New York Times Sunday Review • Dec. 18, 2016
Seven years ago, I joined the night shift at a Walmart in rural Michigan. For $8.10 an hour, I spent four or five nights a week filling shelves with the flour and sugar and marshmallow fluff that residents of the local county, which in 2008 voted for Barack Obama, needed to get through the holidays. Four years ago, the county went with President Obama a second time, though by a thinner margin. But this past November, the county, like the state, turned red.
A few shifts into my time on Walmart’s sales floor, I spent a smoke break outside in the damp November air with a co-worker, a white single mother of four. We squatted on a concrete curb in the gray cast of parking-lot lights and surveyed what lay before us. Walmart’s expanse of asphalt, dotted with worn-out pickups and domestic sedans, gave way to a road lined with strip malls and dollar stores. Beyond it, a sign for Meijer, a regional competitor to Walmart, glowed red against a black sky.
I know people talk about working over there and they say it’s better because it’s got a union, I remember my co-worker telling me as she gestured at Meijer. But I’d rather have those dues in my paycheck. Besides, she told me, Walmart wasn’t as bad as everyone said. The night shift came with a 50-cents-per-hour premium, she got raises and after seven years, she said, she was up to $11 an hour.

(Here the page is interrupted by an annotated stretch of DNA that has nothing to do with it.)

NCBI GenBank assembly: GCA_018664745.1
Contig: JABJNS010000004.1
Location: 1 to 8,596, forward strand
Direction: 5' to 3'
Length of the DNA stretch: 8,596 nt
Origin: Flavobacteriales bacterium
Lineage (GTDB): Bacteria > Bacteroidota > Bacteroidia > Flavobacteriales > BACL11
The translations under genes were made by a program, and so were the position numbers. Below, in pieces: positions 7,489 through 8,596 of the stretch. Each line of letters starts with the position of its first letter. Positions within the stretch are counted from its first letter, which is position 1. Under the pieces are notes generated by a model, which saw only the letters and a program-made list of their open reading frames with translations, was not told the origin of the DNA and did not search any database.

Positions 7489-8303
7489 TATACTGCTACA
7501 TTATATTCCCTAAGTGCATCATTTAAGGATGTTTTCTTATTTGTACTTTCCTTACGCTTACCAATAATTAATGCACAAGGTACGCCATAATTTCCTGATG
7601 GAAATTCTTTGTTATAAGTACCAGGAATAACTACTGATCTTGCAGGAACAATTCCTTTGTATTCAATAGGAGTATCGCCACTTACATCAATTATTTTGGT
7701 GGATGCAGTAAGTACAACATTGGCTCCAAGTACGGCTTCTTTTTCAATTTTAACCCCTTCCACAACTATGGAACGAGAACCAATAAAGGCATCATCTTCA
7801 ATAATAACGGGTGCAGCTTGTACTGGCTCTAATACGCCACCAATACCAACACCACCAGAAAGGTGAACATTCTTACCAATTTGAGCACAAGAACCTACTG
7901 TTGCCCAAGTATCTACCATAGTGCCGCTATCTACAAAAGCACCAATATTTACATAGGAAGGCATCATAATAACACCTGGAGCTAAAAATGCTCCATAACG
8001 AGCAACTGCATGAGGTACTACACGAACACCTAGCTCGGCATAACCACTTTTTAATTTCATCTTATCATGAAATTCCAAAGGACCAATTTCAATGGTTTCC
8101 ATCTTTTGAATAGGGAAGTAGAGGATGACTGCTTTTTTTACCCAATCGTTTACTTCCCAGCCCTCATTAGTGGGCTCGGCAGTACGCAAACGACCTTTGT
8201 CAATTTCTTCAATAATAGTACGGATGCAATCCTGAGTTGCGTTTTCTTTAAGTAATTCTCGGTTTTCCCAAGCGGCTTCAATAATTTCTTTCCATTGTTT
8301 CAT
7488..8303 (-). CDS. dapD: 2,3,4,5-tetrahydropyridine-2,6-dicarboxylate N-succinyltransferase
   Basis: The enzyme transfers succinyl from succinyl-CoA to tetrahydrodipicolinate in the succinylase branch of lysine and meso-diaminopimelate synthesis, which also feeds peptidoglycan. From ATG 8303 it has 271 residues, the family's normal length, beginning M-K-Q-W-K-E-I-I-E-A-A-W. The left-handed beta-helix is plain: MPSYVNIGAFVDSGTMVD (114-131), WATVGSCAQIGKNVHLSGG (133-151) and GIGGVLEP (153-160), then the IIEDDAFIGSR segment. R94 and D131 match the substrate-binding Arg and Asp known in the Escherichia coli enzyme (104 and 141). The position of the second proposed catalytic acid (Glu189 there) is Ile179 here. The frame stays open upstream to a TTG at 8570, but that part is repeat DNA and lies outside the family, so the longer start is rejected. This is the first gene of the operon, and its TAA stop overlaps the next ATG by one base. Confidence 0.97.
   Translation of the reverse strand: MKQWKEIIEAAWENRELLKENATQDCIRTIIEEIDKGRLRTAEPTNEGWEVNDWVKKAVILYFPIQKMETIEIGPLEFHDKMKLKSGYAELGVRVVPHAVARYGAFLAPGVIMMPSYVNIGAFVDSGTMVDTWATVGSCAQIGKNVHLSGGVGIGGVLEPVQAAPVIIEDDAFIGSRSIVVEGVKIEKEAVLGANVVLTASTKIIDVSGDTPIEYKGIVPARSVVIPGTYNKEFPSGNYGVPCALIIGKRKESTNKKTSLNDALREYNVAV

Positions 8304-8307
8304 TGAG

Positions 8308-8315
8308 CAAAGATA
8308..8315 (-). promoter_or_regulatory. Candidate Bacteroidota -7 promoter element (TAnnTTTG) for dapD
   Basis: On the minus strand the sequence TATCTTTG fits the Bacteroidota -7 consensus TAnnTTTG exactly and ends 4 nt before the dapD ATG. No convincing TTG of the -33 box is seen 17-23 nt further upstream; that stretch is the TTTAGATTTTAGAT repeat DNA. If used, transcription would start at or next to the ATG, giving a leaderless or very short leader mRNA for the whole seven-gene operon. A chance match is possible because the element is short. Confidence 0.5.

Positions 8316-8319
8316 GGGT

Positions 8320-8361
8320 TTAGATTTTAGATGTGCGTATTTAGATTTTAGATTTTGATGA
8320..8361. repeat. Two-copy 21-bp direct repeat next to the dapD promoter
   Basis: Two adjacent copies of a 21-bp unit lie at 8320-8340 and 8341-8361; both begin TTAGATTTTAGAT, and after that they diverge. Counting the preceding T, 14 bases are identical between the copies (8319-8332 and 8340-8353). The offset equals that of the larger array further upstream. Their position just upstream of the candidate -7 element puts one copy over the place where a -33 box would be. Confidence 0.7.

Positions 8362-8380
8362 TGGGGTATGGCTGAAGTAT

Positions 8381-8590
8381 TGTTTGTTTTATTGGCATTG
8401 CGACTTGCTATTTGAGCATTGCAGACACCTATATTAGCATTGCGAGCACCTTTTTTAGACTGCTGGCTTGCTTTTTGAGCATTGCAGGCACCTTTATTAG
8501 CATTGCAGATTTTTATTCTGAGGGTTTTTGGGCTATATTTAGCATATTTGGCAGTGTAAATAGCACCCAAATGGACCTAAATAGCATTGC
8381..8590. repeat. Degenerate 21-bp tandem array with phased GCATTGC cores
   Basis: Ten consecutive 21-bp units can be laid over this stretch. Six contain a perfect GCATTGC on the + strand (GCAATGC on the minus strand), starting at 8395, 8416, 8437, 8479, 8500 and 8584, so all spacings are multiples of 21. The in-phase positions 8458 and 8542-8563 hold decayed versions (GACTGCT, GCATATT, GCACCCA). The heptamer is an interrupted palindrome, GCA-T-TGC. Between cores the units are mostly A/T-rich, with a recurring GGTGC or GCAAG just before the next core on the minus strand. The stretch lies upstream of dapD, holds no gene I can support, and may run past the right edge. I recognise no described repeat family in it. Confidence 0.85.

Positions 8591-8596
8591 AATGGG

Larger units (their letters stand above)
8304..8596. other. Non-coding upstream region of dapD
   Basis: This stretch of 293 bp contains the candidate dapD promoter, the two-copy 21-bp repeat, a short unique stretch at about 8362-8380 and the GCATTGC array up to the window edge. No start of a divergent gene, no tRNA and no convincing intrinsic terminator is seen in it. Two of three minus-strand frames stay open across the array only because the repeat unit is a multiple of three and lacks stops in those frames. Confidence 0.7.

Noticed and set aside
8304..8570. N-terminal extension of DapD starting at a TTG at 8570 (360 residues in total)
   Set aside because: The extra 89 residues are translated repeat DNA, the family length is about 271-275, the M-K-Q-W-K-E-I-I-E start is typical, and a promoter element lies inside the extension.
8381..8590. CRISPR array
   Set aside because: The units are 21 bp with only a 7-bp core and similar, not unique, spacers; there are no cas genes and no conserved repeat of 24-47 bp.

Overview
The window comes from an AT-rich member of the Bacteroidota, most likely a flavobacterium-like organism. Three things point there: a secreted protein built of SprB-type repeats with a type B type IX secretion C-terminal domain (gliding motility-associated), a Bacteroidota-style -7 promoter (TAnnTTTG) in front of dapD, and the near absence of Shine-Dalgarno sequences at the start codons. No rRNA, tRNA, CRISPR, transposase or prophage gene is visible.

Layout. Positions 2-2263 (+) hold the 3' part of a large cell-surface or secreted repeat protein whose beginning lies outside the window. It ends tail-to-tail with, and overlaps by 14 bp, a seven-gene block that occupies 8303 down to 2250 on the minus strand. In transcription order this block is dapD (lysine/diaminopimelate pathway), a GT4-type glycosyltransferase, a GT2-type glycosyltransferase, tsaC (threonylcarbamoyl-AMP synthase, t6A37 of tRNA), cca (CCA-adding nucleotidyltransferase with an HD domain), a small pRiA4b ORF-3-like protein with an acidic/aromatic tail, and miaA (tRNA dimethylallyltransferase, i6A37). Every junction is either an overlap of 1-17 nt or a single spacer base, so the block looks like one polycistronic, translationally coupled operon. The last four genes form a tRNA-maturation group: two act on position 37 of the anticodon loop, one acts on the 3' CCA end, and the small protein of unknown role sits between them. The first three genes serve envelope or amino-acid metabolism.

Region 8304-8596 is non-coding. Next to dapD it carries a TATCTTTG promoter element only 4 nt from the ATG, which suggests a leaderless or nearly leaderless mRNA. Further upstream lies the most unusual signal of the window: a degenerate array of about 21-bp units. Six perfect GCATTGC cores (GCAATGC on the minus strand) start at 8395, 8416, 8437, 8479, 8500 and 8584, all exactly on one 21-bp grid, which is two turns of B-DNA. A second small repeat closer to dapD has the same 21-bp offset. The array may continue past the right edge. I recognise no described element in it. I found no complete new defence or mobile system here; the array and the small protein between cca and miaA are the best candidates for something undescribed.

If she made it to 15 years at Walmart, which was common among workers on our shift, she said she’d even get to keep her employee discount card — which offered 10 percent off produce and other items — for life. As I talked to other co-workers, nearly all of whom were white, I got the impression that Walmart wasn’t necessarily considered a good job, but it was one of the best jobs in town. At least it wasn’t going to up and move to Mexico, the way factories had.
I was on that night shift at Walmart for a couple months undercover, chronicling my work for a book on America’s food system. But while I was there I also got a good look at how things had changed for folks in Michigan. I don’t remember my single-mom co-worker saying anything about that directly, but the way she talked about that discount card made me think about it a lot.
I’d grown up in Michigan, in a town of 10,000 people sprawled out on dirt roads and two-lane highways, attending a public school with the children of factory workers and farmers, and plenty of kids who were just plain poor. My dad sold lawn mowers, and my grandfather had worked at Ford for decades. That union job had helped put two kids through college and given my grandparents a decent enough retirement. They’d had, as much as anyone else, the American dream. It was hard to see how my co-workers would get there.
From my reporter’s perspective, I could see similarities between the lives of the people I spent the night shift with and those of folks I’d met covering poverty in New York City: Unpredictable work schedules damaging health and home life; no dependable child care wreaking havoc on work; transportation and health care so tenuous that basic household functions like grocery shopping and doctor’s appointments fell by the wayside; wages that almost never matched expenses.